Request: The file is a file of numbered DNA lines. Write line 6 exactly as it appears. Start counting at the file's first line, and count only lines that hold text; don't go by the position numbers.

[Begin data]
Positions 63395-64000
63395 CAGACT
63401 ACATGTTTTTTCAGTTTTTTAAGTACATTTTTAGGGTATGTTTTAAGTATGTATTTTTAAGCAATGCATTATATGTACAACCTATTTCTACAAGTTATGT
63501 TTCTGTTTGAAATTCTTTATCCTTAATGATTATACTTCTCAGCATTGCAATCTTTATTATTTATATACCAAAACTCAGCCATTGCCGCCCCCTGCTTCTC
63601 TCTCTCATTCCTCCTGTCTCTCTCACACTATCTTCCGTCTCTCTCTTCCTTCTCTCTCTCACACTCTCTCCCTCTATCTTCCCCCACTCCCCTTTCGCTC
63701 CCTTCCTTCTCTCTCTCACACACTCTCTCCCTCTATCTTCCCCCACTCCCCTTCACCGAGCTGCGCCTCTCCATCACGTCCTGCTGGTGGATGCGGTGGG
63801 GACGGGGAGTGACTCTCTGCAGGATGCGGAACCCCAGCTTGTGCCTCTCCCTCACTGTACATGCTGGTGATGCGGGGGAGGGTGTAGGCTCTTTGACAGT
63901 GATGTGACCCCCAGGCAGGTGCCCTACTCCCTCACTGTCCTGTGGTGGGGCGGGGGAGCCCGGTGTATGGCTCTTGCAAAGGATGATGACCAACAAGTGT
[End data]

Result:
63701 CCTTCCTTCTCTCTCTCACACACTCTCTCCCTCTATCTTCCCCCACTCCCCTTCACCGAGCTGCGCCTCTCCATCACGTCCTGCTGGTGGATGCGGTGGG